Stuck for what to watch on the box this weekend? Here’s a handy guide to the best of the unmissable TV coming up, including Egyptian mummies, 70s rocker’s and cool superspys.
King Tut’s Tomb: The Hidden Chamber
Friday 19th February at 9pm on Channel 5 (CH 105)
The one thing more awesome and beguiling than the tomb of Tutankhamun? The prospect that even more historical grandeur lies undiscovered right next to it. This documentary excavates the evidence…
It was in February 1922 that the burial chamber of Tutankhamun was finally opened, unleashing a plague of killer scarab beetles upon the luckless adventurers who dared disturb his slumber. OK, so only the first part of that sentence actually happened, but that was startling enough to gain the world’s attention and make Tutankhamun – a fairly nondescript child king in his day – into the most recognised icon of Ancient Egypt.
But what if there’s even more to the tomb than meets the eye? This is the gist of this fascinating film, which looks into the possibility that hidden doorways may lead to an adjacent, undiscovered tomb containing no less a figure than Queen Nefertiti herself. It’s a controversial theory, but – as this documentary shows – there is some radar evidence that there is a chamber which may indeed lead to another burial sanctum. Trouble is, actually getting into such an ancient, enclosed space may cause untold damage to the whole structure. Where’s Lara Croft when you need her?
What's the verdict?
Debates continue to abound about the true extent of Tut’s tomb, but whether or not anyone comes to any final conclusions, the sheer mystery is enough to make us tingle with wonder and excitement. Ancient Egypt will do that.
Daft Punk Unchained
Friday 19th February at 10pm on BBC Four (CH 107)
They’re the dynamic duo of dance music, but just who ARE Daft Punk? This celeb-packed documentary goes behind the scenes to tell the story of the most secretive superstars on the planet.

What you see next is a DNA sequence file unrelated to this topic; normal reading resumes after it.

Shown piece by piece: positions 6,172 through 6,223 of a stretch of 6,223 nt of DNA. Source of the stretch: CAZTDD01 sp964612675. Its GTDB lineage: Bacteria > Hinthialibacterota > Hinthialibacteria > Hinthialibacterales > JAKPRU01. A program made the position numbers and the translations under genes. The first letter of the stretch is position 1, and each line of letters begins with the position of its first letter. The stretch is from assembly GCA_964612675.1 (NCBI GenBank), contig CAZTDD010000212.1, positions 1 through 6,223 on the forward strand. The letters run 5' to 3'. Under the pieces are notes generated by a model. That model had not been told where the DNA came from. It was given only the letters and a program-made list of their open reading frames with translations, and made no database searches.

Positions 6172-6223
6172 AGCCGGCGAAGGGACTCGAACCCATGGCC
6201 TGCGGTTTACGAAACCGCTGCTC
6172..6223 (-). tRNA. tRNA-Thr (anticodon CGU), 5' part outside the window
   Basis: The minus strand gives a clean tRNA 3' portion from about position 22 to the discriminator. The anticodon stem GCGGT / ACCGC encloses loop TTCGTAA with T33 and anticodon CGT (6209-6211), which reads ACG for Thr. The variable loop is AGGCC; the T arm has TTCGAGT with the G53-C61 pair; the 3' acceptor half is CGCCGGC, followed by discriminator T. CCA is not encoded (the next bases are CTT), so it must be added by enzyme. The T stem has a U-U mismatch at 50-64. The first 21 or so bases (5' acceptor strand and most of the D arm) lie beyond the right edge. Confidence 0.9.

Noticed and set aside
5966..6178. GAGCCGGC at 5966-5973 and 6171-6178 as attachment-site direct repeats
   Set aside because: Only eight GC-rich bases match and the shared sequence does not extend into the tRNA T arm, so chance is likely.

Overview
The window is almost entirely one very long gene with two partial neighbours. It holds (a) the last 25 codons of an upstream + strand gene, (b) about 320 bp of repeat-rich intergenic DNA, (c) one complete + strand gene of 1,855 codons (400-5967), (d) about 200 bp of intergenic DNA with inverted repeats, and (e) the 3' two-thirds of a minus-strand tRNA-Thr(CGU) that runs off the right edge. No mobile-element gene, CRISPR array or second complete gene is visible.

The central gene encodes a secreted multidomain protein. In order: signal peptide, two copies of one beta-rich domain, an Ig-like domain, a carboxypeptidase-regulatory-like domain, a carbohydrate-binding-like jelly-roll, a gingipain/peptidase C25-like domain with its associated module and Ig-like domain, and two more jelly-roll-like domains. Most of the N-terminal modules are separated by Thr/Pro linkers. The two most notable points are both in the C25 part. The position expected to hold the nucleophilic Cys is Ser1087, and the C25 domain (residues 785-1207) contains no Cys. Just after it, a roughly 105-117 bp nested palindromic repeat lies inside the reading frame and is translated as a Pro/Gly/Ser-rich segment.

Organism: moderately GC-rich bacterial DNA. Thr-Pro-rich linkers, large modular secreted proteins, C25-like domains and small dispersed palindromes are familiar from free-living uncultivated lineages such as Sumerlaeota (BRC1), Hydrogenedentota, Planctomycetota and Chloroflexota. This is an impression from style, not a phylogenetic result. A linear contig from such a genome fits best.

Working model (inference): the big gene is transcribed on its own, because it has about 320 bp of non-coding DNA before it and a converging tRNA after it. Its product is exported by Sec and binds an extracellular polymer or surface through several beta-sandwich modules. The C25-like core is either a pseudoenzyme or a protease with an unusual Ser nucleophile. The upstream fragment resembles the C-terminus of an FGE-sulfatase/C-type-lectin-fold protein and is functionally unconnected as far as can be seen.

Daft Punk are unique, and not just in terms of their sound. Consider this point: they’re very probably the only A-listers whose faces are a complete mystery to most people. In fact, even music buffs probably won’t know their actual names (Guy-Manuel de Homem-Christo and Thomas Bangalter, in case you were wondering). And this is the really admirable thing about the electronic music combo: in a culture of ravenous fame-seekers, where everyone and their aunt is desperate to get their names and faces splashed over everything, Daft Punk want the exact opposite.
They just want to make music, under the cover of anonymity. A funny kind of anonymity, to be sure. They attend big bashes, make music with famous singers, and have the trappings of celebrity, but without those futuristic helmets they’d blend into the crowd. It’s a fascinating story, and this documentary takes us on a tour of their world, with sequences shot in LA, Tokyo and Paris, along with rare footage and some fascinating interviews with starry pals. Yep, we’re about to “get lucky”(!) with this one.
What’s the verdict?
Daft Punk themselves may be not like spilling the beans, but the likes of Pharrell Williams, Kanye West and Nile Rodgers will be on hand to shed light on the mysterious pair, in a programme that will suddenly make it seem a lot cooler to stay in on a Friday night.
Led Zeppelin: Celebration Day
Saturday 20th February at 9pm on Sky Arts (CH 122)
Bellowing with the righteous power of a man half his age, Robert Plant takes to the mike in this barnstorming celebration of all things ROCK. We’re not worthy…
Led Zeppelin are right up there with the Beatles and Rolling Stones as one of the defining British bands, virtually creating their own genre and inspiring armies of long-haired rock gods to waggle their hair in their wake. And the most impressive thing? That their reunion concert in 2007 wasn't some embarrassing cash-in that made them look like a gaggle of granddads. It was in, fact, magnificent.